Managing a Tenancy

This is brief description of how to manage your tenancy.  You can find more detailed information by clicking the title links below.

Maintaining your landlord registration

Your landlord registration lasts for three years from the date it was approved.  You must keep the information held on the register up to date. 

Landlords information on benefits

At Moray Council Benefits Service we think landlords/agents are important stakeholders in the service we provide. We want to work with landlords/agents to ensure that they receive payment promptly and that overpayments are minimised. In return we ask landlords/agents to respect our obligations towards claimant confidentiality and the Data Protection Act when they make enquiries about their tenants.

Rent increases

A tenancy agreement should lay out how much the rent is, when it should be paid and how it should be paid.  Your agreement can have a rent increase clause detailing when the rent can go up and by how much.  You are entitled to increase the rent as long as you are beyond the initial stage of the lease -  6 months or 12 months depending on the tenancy type.  

If the tenancy agreement is a private residential tenancy, the law states that you must use certain forms/notices for certain purposes. You can find the rent increase notice and other notices and forms by visiting the Scottish Government website.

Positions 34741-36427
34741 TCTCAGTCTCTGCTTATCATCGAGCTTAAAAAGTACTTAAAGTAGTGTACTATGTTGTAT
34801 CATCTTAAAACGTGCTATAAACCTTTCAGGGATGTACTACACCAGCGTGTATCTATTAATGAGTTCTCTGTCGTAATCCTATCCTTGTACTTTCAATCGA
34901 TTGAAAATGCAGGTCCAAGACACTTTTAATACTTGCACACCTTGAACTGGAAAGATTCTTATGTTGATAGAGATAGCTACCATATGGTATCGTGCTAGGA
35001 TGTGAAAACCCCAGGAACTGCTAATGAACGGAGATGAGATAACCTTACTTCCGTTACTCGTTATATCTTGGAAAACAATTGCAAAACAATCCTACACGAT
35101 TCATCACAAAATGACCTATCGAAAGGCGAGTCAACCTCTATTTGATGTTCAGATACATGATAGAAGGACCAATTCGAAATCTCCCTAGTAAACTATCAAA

Managing rent arrears

If your tenant misses a rent payment then you should contact them and find out why.  It may be that they have lost their job or have been signed off work sick and they may be entitled to claim Local Housing Allowance (LHA).  They may even be waiting for their Local Housing Allowance claim to be processed. 

Repairs (and the Repairing Standard)

The Repairing Standard is a basic level of repair which all private rented accommodation must reach.  If the property doesn't reach the Repairing Standard and the landlord refuses to carry out the necessary work, then a landlord can be reported to the First-tier Tribunal for Scotland.

Managing antisocial behaviour

As a landlord, you must take reasonable steps to manage or stop antisocial behaviour in the properties you let.  We can help you meet these obligations but will take action against you if you don't take reasonable steps to manage or stop antisocial behaviour.

Abandoned properties

Your rights as a landlord are restricted and you need to be careful to avoid making yourself vulnerable to civil or criminal action.

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Landlord Registration

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